The religion grew out of the cultural context of Twelver Shiite Islam in 19th century Iran. If you remember from my Intro to Islam video, Twelvers are the largest sect of Shiites and formed the majority of Muslims in Iran through this day. They believe in 12 successors to the Prophet Muhammad called Imams and according to tradition, the 12th Imam Muhammad al-Mahdi disappeared in the 9th century and is prophesied to return again at the end of time. This messianic expectation helped spark the Baha'i faith in the mid-19th century. One sect of the Twelvers thought that the 12th Imam would return in 1844, and it just so happened in that same year that a Persian merchant by the name of Syed Ali Muhammad declared himself to be a Messenger of God and took the name the Bab, which means gate in Arabic. In other words, He is the gate to the 12th Imam.

He soon gathered a following but the Babi movement did not last very long. A few years later, the Shiite authorities arrested Him and executed the Bab and his followers by firing squad, but the movement did not die out. One of the followers of the Bab, a Persian man by the name Mirza Husayn-Ali gathered a new following from the remnants of the Babis, and He took the name Baha'u'llah, meaning glory of God, and His movement continued into what we know today as the Baha'i faith.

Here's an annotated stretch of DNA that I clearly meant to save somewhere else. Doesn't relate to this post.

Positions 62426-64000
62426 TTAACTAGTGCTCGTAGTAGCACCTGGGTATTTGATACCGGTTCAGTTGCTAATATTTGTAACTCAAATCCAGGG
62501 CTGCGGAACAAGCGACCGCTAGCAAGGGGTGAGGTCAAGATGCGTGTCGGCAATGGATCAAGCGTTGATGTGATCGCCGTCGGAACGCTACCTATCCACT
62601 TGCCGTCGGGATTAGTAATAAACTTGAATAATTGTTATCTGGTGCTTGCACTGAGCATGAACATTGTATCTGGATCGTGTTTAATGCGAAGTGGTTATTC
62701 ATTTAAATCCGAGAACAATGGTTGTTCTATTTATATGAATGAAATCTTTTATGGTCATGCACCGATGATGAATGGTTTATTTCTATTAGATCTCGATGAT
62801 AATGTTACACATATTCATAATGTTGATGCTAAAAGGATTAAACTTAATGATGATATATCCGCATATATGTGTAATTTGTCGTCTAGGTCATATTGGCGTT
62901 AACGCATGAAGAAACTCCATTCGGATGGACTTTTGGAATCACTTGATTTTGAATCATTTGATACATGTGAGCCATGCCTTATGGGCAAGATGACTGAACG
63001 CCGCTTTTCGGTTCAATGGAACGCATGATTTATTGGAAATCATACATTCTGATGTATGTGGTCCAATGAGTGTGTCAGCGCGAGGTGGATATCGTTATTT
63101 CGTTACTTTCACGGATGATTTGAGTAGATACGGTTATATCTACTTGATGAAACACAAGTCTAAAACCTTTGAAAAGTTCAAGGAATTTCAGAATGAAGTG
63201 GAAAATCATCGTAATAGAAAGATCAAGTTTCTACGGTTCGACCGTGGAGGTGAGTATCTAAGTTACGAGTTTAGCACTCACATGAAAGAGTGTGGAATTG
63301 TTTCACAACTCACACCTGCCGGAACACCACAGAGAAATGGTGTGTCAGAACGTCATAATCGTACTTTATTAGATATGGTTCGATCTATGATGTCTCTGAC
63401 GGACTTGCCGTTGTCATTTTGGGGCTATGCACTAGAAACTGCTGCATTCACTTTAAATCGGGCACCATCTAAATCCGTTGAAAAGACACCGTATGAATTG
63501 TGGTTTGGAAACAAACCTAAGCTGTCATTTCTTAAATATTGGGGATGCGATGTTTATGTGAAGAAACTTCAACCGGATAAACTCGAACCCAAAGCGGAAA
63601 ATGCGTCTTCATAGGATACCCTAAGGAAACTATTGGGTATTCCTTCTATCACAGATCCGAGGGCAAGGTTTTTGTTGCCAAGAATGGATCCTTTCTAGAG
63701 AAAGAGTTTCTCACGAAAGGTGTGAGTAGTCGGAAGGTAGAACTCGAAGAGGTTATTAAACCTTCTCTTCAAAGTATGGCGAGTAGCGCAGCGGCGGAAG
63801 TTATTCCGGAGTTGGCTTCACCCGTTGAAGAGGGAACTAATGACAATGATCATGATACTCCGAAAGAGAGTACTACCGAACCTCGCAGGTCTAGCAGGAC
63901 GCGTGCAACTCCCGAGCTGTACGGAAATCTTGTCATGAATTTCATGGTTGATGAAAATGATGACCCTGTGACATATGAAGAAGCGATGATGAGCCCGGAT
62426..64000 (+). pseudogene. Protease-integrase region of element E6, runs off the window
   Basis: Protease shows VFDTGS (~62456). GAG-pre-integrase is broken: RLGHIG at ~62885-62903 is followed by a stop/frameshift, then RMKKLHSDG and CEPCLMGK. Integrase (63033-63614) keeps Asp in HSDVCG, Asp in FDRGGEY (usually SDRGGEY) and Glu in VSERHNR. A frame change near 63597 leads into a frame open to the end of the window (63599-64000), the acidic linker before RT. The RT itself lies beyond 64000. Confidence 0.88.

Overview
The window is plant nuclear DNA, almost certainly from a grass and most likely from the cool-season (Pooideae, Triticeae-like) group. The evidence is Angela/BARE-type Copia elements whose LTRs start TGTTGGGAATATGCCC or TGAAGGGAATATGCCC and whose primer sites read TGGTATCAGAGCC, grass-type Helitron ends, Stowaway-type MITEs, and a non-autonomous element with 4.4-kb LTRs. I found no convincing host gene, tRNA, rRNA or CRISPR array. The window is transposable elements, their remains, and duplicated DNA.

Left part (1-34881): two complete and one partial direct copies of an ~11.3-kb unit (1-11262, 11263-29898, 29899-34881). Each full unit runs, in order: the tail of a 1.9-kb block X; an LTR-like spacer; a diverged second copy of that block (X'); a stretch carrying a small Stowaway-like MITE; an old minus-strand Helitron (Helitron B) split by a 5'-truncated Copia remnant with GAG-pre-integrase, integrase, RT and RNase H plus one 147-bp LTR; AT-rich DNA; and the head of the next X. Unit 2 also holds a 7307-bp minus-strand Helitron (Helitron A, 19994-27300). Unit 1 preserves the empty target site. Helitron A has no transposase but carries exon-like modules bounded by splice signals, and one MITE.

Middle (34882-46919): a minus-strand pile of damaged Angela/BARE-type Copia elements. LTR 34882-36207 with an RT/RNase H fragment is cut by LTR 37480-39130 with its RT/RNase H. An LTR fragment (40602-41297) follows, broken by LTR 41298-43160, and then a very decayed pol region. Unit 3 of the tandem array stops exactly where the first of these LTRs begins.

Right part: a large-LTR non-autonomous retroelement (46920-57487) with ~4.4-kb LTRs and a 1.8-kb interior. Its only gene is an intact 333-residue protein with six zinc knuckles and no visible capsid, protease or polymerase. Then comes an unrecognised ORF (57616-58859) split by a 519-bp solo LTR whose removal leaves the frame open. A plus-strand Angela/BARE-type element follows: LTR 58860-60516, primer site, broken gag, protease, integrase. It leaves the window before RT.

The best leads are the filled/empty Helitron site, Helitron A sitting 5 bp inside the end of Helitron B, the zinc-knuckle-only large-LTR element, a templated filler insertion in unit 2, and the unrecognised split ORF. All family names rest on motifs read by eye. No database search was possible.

So here's where Akko and Haifa come into the picture. Baha’u’llah was not popular with the Persian authorities, so they exiled Him from His homelands and He spent the next few years bouncing between different cities in exile and the Ottoman Empire, until the Ottomans imprisoned Him in the city of Akko. Here he spent the rest of his life teaching and writing tons of books until he died in 1892. Today, Akko and Haifa are pilgrimage sites for Baha’is worldwide and the cities are considered the heart of the Baha'i faith.